In a world of constant stimulation, stress management has become paramount to modern Americans. If left unchecked, chronic stress can lead to disease, burnout, and apathy. Before these effects take place, a mindful individual should realize his/her inherent ability to heal both mind and body.
In this blog, I aim to outline stress management techniques through the lens of our mindset, identification of triggers, what a perfect day looks like, the use of lab testing and supplements, and meditation methods that work for you.
I believe that the distinguishing factor in our ability to identify and confront challenges is our mindset. Simply put, the way we relate to the world will have a direct effect on the outcome of our burdens and successes.
If we believe that we have the power to make a change, we incline the mind toward our inherent ability. Conversely, if we are a “half glass empty” type of person, we have put ourselves into a container incapable of seeing the light in tough circumstances. Hence, we have already failed to live to our highest purpose.
The inclined mind realizes that setbacks are nothing more than a changing tide. Instead of fighting the direction of the waves, we understand that change often happens in stages. Much to the chagrin of our desire for progressive and consistent improvement, we must realize that life is flux. As such, our ability to adapt to these changes holds more weight than a false desire to have things happen instantaneously.
In a sense, we must let go. This isn’t to say that we should become passive in our lives, but that we must realize that our lives are more than our perceived control. Life doesn’t exist in a vacuum: it is about adaptation.
Although it might take time to build mindfulness into our lives, our first step is to identify triggers that result in stress.
I like to classify these triggers into the things that I can avoid, and those that I cannot. Getting started with the things I cannot control, I realize that situations with family members, work colleagues, work crises, and travel dilemmas might be beyond my immediate ability to handle.
In these situations, I ask myself, “What would this be like if it was easy?” A simple question, at a minimum, it holds immense meaning. If I were to handle this situation like the best version of myself, what would be the steps to overcome the burden?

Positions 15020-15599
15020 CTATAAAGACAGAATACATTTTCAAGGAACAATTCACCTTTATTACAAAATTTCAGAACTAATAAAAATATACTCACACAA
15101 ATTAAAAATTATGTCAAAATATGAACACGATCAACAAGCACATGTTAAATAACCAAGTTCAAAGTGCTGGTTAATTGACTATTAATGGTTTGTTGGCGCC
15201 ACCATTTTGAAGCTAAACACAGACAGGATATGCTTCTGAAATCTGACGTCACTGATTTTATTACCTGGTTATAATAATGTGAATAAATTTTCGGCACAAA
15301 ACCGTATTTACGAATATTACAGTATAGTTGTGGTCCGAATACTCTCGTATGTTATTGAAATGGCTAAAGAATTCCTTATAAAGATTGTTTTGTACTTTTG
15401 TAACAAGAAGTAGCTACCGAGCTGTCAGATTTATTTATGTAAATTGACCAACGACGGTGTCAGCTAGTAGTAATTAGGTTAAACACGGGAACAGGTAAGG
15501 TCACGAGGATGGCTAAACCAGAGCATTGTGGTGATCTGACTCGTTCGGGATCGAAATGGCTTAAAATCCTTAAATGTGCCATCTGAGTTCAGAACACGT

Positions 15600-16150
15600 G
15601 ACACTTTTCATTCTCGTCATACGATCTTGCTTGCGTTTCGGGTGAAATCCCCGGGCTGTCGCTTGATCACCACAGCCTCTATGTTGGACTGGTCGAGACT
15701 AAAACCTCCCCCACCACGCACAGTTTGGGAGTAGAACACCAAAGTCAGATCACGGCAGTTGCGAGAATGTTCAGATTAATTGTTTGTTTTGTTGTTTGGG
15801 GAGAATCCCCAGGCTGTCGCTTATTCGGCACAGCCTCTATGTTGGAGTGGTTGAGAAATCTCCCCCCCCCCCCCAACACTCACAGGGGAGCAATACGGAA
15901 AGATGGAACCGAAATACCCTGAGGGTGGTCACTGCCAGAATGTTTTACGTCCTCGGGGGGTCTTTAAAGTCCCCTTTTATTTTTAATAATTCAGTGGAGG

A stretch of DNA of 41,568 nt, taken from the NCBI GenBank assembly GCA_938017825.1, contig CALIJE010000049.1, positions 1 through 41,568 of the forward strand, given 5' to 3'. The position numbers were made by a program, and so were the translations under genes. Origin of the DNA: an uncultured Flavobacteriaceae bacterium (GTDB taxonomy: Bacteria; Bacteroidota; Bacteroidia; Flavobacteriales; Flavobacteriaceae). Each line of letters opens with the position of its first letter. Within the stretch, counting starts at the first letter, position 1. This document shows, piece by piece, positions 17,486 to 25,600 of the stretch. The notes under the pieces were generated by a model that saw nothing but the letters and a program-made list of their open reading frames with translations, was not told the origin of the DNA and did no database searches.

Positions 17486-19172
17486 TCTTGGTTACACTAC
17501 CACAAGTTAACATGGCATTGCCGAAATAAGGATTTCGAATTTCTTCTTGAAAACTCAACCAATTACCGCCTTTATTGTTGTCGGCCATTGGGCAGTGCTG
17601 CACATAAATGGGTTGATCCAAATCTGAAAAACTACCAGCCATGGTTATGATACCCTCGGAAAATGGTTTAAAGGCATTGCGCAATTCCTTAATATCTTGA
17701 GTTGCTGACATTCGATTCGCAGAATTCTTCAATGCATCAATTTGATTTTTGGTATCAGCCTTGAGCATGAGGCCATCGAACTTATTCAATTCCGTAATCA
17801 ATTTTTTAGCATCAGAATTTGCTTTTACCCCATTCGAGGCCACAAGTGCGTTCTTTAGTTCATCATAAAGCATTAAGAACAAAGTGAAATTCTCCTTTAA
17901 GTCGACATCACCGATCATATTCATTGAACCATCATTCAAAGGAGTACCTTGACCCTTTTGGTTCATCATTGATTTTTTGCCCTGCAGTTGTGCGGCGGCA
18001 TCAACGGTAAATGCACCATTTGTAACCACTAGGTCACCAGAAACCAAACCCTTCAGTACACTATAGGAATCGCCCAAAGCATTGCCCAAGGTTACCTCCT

When it comes to situations that are out of my control, I try to match the responses to these dilemmas with my ability to adapt. Are these responses ideal? Perhaps not. But do they approach the inclined mind of positivity, mindfulness, and collective growth? Absolutely!
Further, many of us struggle with time management. We might not be able to stick to our ideal schedule. But that’s no reason to derail the progress in our goals. I always encourage my clients and students to break down the components that we can control.
A Perfect Day
I am a big believer in templates for my training and health coaching clients. I proposed a question earlier: what would this be like if it was easy?
The answers can vary person-by-person, but I propose writing out what the typical day would be like. Here’s what my day would look like:
1. Wake up without an alarm.
2. Brush my teeth, drink 1 liter of water with added salt for minerals/hydration, make Dandelion Root Tea, sit down to read a book (fiction, non-fiction, work-related on a rotating basis) for 30 minutes.
3. Write in my gratitude journal, followed by writing in my daily tasks – focusing on the three big items that take care of smaller tasks.
4. Check my email and texts for any essential “fires” I may need to put out that day
5. Take a short walk outside to allow the sunlight to prime my circadian rhythm
6. Begin work while listening to classical music, diffusing essential oils, and drinking purified water.
7. Outline projects, work through client programs, host online clients via facetime.
8. Take a one hour break from work to fulfill my daily exercise
9. Eat lunch. I pay attention to each bite and do not allow stimulating video or reading to hamper my digestion.
10. Back to work
11. Finish work: go outside for archery practice. Stress reduction much? I might also take a hike during this time, depending on my plans.
12. Make dinner. Again, pay attention to the blessing and sustenance of the food.
13. Free time! Netflix and Chill, video games, date night.
14. Bedtime Routine: 1-2 hours before bed, put on blue light blocking glasses, make chamomile tea, more journaling, dimming the lights.
15. Lights Out! Restful sleep ensues.
This day would be a perfect one. However, this isn’t how most days will go. There will be fires to put out, clients will be late for their sessions, and I might need to run to the grocery store. Life takes a different turn every other day.